Moving the motion, Young Labour’s Jawad Khan said that the motion would “bring us one step closer to finally ending the shameful century of British complicity and the denial of the right to self-determination, liberation and return”.

Also addressing the annual party gathering ahead of the vote this afternoon, Labour Friends of Israel chair Steve McCabe argued that the motion was “too shouty, too angry, too one-sided and not at all focused on the search for peace”.

He told the conference delegates that it was “completely hostile to the people of Israel”, adding: “If Labour had adopted this approach in Northern Ireland, we would never have got to the Good Friday agreement.”

Guido has more on what Steve McCabe MP, chair of Labour Friends of Israel, said about the motion:

Former MPs the public do not want to see

The conference saw the re-emergence of former MPs the public no longer want to see.

Keith Vaz

Leicester’s Keith Vaz, who, in darker aspects of his private life claimed to be a washing machine salesman, spoke at a Hindus for Labour fringe event on Monday. What were they thinking?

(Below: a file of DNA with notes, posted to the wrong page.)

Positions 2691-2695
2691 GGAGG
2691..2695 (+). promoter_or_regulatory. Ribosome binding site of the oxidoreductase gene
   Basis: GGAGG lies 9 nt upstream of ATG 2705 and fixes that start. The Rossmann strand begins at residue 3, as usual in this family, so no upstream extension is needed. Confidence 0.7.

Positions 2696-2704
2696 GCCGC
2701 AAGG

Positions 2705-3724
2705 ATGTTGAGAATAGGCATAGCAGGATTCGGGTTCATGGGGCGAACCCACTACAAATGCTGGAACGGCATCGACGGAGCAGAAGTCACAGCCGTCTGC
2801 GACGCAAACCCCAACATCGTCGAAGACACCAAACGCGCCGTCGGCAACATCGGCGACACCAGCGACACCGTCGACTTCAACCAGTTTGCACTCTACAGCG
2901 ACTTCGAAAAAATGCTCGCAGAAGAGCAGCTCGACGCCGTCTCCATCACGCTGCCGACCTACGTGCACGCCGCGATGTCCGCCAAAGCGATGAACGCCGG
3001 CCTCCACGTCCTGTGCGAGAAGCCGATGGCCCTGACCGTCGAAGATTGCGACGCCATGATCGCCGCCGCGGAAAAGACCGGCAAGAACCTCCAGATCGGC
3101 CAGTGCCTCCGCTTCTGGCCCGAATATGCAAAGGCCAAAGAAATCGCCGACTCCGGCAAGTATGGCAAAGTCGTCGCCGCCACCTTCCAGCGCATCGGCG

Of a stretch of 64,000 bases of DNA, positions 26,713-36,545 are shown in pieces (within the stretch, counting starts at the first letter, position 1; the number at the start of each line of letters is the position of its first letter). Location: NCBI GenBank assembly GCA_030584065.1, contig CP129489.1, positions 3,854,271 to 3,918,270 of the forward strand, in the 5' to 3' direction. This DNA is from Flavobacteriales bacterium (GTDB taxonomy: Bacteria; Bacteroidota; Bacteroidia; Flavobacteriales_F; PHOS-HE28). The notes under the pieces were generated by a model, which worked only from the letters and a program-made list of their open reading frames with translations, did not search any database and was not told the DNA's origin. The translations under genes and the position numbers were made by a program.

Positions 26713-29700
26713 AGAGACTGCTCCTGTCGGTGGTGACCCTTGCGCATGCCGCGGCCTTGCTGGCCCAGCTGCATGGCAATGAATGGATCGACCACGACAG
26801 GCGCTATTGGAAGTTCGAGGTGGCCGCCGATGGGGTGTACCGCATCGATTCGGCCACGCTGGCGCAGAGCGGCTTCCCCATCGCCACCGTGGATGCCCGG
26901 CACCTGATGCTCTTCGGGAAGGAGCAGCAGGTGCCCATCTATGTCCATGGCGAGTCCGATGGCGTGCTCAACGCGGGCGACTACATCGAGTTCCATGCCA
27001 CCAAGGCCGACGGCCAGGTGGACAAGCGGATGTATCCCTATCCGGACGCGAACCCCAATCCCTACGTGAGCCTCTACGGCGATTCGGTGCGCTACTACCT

Vaz’s successor is no better, by the way:

Guido’s post on Vaz’s appearance says:

Vaz’s presence comes just four days after a parliamentary investigation found his bullying behaviour to have been “hostile, sustained, harmful and unworthy of a member of parliament”, writing that he “should be ashamed”…

Not only is Keith Vaz still allowed to remain a Labour member, he recently took up a role on the party’s local government committee in Leicester. Not a good look…

John Bercow

John Bercow was Speaker of the House at the time the Brexit debate in Parliament was at its worst. He always took the side of the Remainers. He only stood down once Boris Johnson became Prime Minister.

Bercow came in as Speaker as a notional Conservative, then disavowed himself from the party.

After standing down as Speaker, he joined the Labour Party and spoke at a fringe meeting on Tuesday.

The Daily Mail reported:

Political turncoat John Bercow shamelessly hailed his new Labour ‘comrades’ last night – but insisted he had not quit the Tories in search of a safe Commons seat.

The former right wing Tory MP made his debut at the opposition party’s conference in Brighton by offering advice on how to defeat the ‘worst Government of his lifetime’ at a fringe meeting …